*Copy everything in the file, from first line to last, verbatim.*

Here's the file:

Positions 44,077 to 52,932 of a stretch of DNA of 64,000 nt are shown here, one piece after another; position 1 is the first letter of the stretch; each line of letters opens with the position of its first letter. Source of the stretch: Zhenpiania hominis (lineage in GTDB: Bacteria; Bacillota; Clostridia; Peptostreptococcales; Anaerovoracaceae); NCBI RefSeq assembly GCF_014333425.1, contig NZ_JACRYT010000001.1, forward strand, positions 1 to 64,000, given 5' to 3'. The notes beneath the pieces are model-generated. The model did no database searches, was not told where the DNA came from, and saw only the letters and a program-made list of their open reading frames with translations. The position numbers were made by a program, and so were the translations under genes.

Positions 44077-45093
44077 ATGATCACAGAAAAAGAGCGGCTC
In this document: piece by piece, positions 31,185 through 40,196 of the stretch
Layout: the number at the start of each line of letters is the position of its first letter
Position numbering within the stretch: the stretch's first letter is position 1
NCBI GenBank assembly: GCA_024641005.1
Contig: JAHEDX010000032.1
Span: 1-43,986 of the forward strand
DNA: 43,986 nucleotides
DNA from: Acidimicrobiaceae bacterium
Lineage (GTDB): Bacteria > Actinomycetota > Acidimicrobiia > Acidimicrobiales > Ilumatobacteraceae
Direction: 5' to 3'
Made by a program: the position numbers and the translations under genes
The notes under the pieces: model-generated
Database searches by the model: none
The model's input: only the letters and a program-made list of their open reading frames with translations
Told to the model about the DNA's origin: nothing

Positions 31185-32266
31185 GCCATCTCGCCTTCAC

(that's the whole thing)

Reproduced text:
Positions 44,077 to 52,932 of a stretch of DNA of 64,000 nt are shown here, one piece after another; position 1 is the first letter of the stretch; each line of letters opens with the position of its first letter. Source of the stretch: Zhenpiania hominis (lineage in GTDB: Bacteria; Bacillota; Clostridia; Peptostreptococcales; Anaerovoracaceae); NCBI RefSeq assembly GCF_014333425.1, contig NZ_JACRYT010000001.1, forward strand, positions 1 to 64,000, given 5' to 3'. The notes beneath the pieces are model-generated. The model did no database searches, was not told where the DNA came from, and saw only the letters and a program-made list of their open reading frames with translations. The position numbers were made by a program, and so were the translations under genes.

Positions 44077-45093
44077 ATGATCACAGAAAAAGAGCGGCTC
In this document: piece by piece, positions 31,185 through 40,196 of the stretch
Layout: the number at the start of each line of letters is the position of its first letter
Position numbering within the stretch: the stretch's first letter is position 1
NCBI GenBank assembly: GCA_024641005.1
Contig: JAHEDX010000032.1
Span: 1-43,986 of the forward strand
DNA: 43,986 nucleotides
DNA from: Acidimicrobiaceae bacterium
Lineage (GTDB): Bacteria > Actinomycetota > Acidimicrobiia > Acidimicrobiales > Ilumatobacteraceae
Direction: 5' to 3'
Made by a program: the position numbers and the translations under genes
The notes under the pieces: model-generated
Database searches by the model: none
The model's input: only the letters and a program-made list of their open reading frames with translations
Told to the model about the DNA's origin: nothing

Positions 31185-32266
31185 GCCATCTCGCCTTCAC